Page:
Comparing Different Tax Sheltered Investment Accounts

by Staff - Wednesday, 19 April, 2000

Investors have a variety of options when looking to invest their money in tax-sheltered retirement accounts. For investors with more limited income, the traditional IRA allows for an immediate tax deductions. The more recently instituted Roth IRA is available to more individuals, but does not allow for an immediate tax deduction. Unlike the traditional IRA, however, income on the Roth IRA is never taxed. Finally, for self-employed individuals, Keough and SEP plans are available to serve as tax-sheltered investment accounts. For most investors, however, the tax shelter issue boils down to one question:

Traditional or Roth IRA?

If you choose a Roth IRA, the money you place into the account will always be tax free. If you invest your money in a traditional IRA account you will benefit from a significant immediate tax break, but will ultimately pay ordinary income tax, not lower capital gains rates on the money as you withdraw during retirement. The choice boils down to whether or not it makes sense to make a deductible contribution of up to $2,000 per person to a traditional IRA. The IRA contribution must be made by the tax-filing deadline to be counted for the previous tax year. By lowering not just your taxable income but your adjusted gross income as well, a deductible contribution to an IRA may allow you to also qualify for other tax deductions and credits.

By putting money into a traditional IRA, however, you limit or eliminate your ability to contribute to a Roth IRA, which is likely to be a more attractive choice. The Roth offers no immediate tax break, but allows you to withdraw everything tax free once the account has been open at least five years and you are at least 59-1/2 years old. You can contribute a combined total of up to $2,000 a year per person to Roth and traditional IRAs. You could put the whole $2,000 in one type, or $1,000 in each a traditional and Roth IRA, or any other combination.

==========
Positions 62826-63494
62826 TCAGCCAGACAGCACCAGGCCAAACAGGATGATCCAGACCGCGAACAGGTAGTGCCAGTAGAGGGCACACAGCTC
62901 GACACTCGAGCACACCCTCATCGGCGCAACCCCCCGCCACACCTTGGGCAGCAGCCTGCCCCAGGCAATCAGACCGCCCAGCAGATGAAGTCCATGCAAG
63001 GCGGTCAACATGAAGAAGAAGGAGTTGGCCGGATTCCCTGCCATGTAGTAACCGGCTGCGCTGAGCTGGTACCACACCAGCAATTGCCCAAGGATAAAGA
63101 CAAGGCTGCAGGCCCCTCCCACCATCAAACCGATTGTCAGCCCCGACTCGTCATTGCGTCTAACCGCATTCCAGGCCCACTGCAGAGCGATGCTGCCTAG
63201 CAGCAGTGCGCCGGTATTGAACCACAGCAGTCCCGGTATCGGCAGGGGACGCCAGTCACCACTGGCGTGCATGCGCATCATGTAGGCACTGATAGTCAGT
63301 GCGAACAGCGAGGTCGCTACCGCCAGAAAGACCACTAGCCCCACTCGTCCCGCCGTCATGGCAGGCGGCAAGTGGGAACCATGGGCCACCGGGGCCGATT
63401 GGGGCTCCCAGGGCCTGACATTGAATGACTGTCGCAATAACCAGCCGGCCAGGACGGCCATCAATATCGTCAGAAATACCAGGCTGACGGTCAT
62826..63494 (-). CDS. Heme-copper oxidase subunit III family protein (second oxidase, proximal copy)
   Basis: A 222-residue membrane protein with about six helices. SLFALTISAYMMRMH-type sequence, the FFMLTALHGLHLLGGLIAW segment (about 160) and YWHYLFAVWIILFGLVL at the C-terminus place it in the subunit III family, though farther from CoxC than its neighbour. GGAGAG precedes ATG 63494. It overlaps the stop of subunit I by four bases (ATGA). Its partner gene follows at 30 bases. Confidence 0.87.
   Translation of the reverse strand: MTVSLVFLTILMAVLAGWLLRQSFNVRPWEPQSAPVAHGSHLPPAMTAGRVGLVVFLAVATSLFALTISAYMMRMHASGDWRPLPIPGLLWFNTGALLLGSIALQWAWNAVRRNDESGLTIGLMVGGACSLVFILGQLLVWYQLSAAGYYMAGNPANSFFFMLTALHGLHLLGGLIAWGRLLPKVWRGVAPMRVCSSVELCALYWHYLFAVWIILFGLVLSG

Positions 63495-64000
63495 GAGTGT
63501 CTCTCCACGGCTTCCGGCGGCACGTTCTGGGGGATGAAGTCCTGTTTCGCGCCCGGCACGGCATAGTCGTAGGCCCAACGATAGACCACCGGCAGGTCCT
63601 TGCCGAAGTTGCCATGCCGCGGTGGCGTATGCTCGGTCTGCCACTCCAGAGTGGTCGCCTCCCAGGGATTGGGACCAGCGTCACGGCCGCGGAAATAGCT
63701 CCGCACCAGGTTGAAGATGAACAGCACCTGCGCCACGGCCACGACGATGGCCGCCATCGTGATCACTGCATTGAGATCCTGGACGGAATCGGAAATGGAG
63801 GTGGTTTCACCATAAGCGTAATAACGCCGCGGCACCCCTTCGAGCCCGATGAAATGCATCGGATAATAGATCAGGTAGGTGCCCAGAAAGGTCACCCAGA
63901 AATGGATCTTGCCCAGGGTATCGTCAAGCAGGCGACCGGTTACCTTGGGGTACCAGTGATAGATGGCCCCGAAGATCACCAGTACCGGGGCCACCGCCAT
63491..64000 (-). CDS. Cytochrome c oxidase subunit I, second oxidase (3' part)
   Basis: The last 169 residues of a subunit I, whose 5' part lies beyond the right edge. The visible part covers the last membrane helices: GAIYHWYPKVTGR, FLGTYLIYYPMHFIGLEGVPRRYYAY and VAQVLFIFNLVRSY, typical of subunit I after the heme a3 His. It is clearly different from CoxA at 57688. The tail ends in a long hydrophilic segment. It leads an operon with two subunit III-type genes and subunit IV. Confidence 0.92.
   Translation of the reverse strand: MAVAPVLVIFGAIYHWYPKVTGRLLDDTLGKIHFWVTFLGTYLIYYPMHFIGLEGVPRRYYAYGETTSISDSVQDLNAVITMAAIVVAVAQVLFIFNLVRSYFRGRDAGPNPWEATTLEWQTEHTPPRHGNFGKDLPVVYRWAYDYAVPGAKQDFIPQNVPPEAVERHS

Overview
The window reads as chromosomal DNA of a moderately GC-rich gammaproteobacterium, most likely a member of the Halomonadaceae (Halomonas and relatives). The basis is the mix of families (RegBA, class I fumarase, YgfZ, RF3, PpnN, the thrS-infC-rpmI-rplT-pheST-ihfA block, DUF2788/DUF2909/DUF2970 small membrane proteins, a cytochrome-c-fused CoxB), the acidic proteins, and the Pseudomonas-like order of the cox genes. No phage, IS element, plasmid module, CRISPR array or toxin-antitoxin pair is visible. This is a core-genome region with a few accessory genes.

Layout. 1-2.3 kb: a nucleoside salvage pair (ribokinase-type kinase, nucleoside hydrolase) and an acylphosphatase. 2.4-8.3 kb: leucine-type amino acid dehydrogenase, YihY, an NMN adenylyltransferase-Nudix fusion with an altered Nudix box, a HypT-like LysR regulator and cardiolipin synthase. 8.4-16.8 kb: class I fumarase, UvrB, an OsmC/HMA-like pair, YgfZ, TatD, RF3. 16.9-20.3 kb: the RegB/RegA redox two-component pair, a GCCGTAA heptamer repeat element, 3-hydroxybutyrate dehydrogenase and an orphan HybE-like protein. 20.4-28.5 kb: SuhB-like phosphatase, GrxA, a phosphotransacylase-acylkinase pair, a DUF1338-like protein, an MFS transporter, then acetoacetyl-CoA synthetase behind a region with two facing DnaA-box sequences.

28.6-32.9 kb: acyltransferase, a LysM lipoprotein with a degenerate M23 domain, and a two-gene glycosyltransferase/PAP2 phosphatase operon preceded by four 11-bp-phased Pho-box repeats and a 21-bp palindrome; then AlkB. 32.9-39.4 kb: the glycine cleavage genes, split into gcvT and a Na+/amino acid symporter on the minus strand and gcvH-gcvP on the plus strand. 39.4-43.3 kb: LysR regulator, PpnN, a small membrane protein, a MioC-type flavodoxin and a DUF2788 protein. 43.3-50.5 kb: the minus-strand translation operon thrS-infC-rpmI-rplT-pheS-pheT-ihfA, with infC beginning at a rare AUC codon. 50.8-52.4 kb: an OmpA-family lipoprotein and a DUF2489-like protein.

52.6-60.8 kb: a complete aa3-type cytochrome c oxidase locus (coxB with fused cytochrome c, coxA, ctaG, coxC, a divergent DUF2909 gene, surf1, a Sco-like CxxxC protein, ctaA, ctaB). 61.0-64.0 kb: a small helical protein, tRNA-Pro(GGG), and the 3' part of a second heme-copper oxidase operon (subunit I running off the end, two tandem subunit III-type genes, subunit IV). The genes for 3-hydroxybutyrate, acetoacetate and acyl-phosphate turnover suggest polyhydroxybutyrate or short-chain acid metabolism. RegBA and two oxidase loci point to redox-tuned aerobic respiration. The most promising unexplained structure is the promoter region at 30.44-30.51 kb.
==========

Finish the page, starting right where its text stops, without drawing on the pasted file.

It is important for individuals who qualify to think carefully about the relative merits of the two types of accounts. While the immediate deduction available with a traditional IRA may make it easier for many people to save a larger amount of money earlier in their working lives, when the money comes out, it will be taxed as ordinary income, regardless of how the funds were actually invested. Ordinary income tax rates are higher than rates for capital gains, which is the rate investments are generally taxed if the buyer holds them for more than a year.

Traditional IRAs

If you are interested in making a deductible IRA contribution you must first see if you qualify. Eligibility depends on how much money you make and on whether you are covered by a pension like a 401(k) or similar retirement plan. If you're not covered by such a plan and are not married to somebody who is, you can make traditional tax-deductible IRA contributions no matter how high your income, as long as you earn enough to cover the contribution itself. A single filer who is covered by an employer pension plan could earn as much as $31,000 in annual adjusted gross income and make a fully deductible $2,000 contribution. A partially deductible contribution is allowed assuming adjusted gross income did not exceed $41,000.

The qualifying figures for couples filing jointly are between $51,000 and $61,000. Spouses of people not covered by employer plans can make deductible contributions even if they themselves have not earned income, as long as their spouse's income equals at least their total contribution. In addition, spouses of pension plan participants can make fully deductible IRA contributions as long as the couple's adjusted gross income is less than $150,000. For such spouses, partially deductible contributions are allowed up to $160,000 of income.

Roth IRAs